Then there is the “vertical” dimension of changes in the life of the church and in theology too. When I first studied history, we were interested primarily in the upper echelons of society. Secular history was mostly a matter of kings and battles. The history of theology seemed to be a conversation – sometimes a violent conversation – that took place from mountaintop to mountaintop, hardly influenced by the valleys in-between. Church history was about organization, hierarchy, relations with the state. Today, secular history is also about the common folk, the daily lives of women, the constant struggle for survival. In church history now, we are much more interested than before in the faith and religious practices of people in everyday life. Similarly, when we come to the history of theology, we are particularly interested in understanding how various theologians’ views were shaped by their social milieu.

This has had far-reaching impact on our view of the 16th-century Reformation. (Here again I must render tribute to Dr. Bainton, whose work on the women of the Reformation was far ahead of its time – although he, too, when considering these women, seemed to be interested more in the women of the mountaintop than in those who lived in the social and intellectual valleys.) When we look, for instance, at the matter of worship in the vernacular, we have come to realize the social and psychological implications this had for ordinary people. For them, it was not just a matter of being able to understand. It was also an act of affirmation of people who often had little or no voice in society. Over against the vernacular, Latin was not only the language of tradition but also the language of the intellectual and social elites. It was the language of laws that the populace could not comprehend or use in its favor.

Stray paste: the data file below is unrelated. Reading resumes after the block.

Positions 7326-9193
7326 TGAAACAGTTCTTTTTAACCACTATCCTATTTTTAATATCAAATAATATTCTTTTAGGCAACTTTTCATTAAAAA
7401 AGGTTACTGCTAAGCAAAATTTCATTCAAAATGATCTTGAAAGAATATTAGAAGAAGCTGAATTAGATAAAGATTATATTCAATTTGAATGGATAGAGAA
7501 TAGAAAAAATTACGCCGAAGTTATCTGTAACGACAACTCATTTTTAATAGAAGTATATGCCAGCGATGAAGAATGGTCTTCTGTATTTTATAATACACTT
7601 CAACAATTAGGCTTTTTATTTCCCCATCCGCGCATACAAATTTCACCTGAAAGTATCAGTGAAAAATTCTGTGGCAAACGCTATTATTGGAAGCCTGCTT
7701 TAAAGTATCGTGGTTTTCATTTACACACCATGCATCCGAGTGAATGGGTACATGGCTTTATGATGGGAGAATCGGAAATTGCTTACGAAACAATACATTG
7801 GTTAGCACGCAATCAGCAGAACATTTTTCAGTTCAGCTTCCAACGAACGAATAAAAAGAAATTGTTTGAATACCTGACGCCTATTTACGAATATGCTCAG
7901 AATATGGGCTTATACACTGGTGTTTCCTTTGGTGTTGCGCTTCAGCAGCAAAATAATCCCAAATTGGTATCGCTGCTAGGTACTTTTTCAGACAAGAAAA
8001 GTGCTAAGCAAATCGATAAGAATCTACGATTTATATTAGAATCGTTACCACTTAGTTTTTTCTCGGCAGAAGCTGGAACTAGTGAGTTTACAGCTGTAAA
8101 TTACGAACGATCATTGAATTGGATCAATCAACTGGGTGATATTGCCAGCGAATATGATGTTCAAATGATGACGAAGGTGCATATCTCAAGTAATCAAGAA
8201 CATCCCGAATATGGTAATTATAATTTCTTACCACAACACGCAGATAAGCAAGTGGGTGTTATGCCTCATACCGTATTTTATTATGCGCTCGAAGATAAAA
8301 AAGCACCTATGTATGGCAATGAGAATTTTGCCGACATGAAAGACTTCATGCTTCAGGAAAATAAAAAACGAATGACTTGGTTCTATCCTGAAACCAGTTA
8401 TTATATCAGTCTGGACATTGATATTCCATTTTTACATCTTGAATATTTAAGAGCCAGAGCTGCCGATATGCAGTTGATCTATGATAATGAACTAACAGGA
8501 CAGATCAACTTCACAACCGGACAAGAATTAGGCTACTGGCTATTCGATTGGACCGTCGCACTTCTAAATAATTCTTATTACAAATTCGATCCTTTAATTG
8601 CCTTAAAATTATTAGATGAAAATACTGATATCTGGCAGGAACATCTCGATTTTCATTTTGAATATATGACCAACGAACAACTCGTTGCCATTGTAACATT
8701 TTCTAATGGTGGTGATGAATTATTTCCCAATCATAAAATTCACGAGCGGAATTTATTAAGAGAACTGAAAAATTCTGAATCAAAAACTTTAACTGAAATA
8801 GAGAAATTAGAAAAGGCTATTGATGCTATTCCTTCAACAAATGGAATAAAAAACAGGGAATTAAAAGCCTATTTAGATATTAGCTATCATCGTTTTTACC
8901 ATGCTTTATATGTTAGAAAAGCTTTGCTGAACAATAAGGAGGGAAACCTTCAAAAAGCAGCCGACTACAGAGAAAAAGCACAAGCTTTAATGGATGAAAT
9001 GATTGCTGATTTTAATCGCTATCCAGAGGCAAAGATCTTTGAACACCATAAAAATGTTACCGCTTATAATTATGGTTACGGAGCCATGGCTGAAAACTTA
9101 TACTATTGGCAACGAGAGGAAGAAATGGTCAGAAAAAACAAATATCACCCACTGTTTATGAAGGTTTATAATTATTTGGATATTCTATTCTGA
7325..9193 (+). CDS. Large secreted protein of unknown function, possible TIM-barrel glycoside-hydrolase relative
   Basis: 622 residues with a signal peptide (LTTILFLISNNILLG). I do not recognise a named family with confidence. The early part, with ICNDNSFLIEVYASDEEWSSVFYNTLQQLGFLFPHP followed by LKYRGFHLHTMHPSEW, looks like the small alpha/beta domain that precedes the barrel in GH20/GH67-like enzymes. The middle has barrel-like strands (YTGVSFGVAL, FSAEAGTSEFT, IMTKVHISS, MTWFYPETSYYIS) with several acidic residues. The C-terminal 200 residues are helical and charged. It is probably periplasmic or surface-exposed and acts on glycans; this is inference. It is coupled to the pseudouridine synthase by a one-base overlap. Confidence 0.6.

Thus we come to understand something of the past from out of our present experience: We see the liberating power that the celebration of the Mass in the vernacular has unleashed for the Catholic masses in Latin America and Africa. Having witnessed this liberating power, we are now more able to understand why the 16th-century hierarchy so adamantly opposed worship in the vernacular.

Historic Exile

And even the mountaintops look different when seen from the valleys. Look at John Calvin, about whom so much has been written. Until recently, one of the least explored facets of his life and thought has been his exile. Significantly, most references to Calvin as an exile have to do with the few years during which he had to leave Geneva and settled in Strasbourg. We tend to forget that Calvin’s entire theological career took place in exile. He had to flee from Paris in 1533, and after some wanderings he reluctantly settled in Geneva, where he spent most of his life, but where he was not a citizen until 1559, five years before his death. Today, when the ordeal of exile and economic displacement is all too frequent, we begin to see Calvin’s theology under a new light.

We know, for instance, that he understood the doctrine of grace as an experience similar to that of a stranger who is welcomed in a new land. Is there a connection between the experience of being torn from one’s homeland – from one’s kindred and one’s native kingdom – and Calvin’s understanding of communion as a kind of a transport to the final reign of God? As he is read from the viewpoint of the exiled and uprooted multitudes of the 21st century, it may well be that a different Calvin will emerge.

The Reformation is not what it used to be!

Justo L. González ’58 S.T.M., ’61 Ph.D. is a widely read church historian, theologian, lecturer, educator, mentor, and United Methodist Church elder. His many books include A History of Christian Thought (Abingdon, 1975, three volumes), The Story of Christianity (HarperOne, 2010, two volumes), Santa Biblia: The Bible Through Hispanic Eyes (Abingdon, 1996), and, most recently, A Brief History of Sunday: From the New Testament to the New Creation (Eerdmans, 2017).